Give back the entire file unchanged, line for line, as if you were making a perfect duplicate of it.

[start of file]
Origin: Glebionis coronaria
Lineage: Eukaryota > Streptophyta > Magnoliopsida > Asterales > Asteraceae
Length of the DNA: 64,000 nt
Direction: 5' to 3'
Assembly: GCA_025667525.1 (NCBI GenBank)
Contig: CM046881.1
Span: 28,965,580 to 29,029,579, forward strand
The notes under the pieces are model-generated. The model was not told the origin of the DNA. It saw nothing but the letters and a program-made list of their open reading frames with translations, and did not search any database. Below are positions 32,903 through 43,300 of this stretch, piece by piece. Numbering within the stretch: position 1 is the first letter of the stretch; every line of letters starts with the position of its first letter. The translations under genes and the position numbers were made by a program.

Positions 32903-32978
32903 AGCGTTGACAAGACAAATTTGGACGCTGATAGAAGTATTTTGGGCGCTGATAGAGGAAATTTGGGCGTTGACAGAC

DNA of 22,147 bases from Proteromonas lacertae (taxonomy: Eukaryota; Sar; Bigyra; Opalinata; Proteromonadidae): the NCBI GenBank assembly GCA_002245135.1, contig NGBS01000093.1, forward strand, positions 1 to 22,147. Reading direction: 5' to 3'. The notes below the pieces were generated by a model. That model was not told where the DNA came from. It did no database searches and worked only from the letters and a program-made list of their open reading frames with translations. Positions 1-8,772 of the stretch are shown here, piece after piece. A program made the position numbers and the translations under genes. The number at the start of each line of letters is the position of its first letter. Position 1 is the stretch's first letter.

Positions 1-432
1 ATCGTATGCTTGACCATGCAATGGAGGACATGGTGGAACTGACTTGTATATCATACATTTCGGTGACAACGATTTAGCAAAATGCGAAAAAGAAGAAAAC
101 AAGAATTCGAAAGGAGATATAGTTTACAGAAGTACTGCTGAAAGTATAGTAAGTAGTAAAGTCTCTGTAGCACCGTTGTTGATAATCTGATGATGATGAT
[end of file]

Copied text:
Origin: Glebionis coronaria
Lineage: Eukaryota > Streptophyta > Magnoliopsida > Asterales > Asteraceae
Length of the DNA: 64,000 nt
Direction: 5' to 3'
Assembly: GCA_025667525.1 (NCBI GenBank)
Contig: CM046881.1
Span: 28,965,580 to 29,029,579, forward strand
The notes under the pieces are model-generated. The model was not told the origin of the DNA. It saw nothing but the letters and a program-made list of their open reading frames with translations, and did not search any database. Below are positions 32,903 through 43,300 of this stretch, piece by piece. Numbering within the stretch: position 1 is the first letter of the stretch; every line of letters starts with the position of its first letter. The translations under genes and the position numbers were made by a program.

Positions 32903-32978
32903 AGCGTTGACAAGACAAATTTGGACGCTGATAGAAGTATTTTGGGCGCTGATAGAGGAAATTTGGGCGTTGACAGAC

DNA of 22,147 bases from Proteromonas lacertae (taxonomy: Eukaryota; Sar; Bigyra; Opalinata; Proteromonadidae): the NCBI GenBank assembly GCA_002245135.1, contig NGBS01000093.1, forward strand, positions 1 to 22,147. Reading direction: 5' to 3'. The notes below the pieces were generated by a model. That model was not told where the DNA came from. It did no database searches and worked only from the letters and a program-made list of their open reading frames with translations. Positions 1-8,772 of the stretch are shown here, piece after piece. A program made the position numbers and the translations under genes. The number at the start of each line of letters is the position of its first letter. Position 1 is the stretch's first letter.

Positions 1-432
1 ATCGTATGCTTGACCATGCAATGGAGGACATGGTGGAACTGACTTGTATATCATACATTTCGGTGACAACGATTTAGCAAAATGCGAAAAAGAAGAAAAC
101 AAGAATTCGAAAGGAGATATAGTTTACAGAAGTACTGCTGAAAGTATAGTAAGTAGTAAAGTCTCTGTAGCACCGTTGTTGATAATCTGATGATGATGAT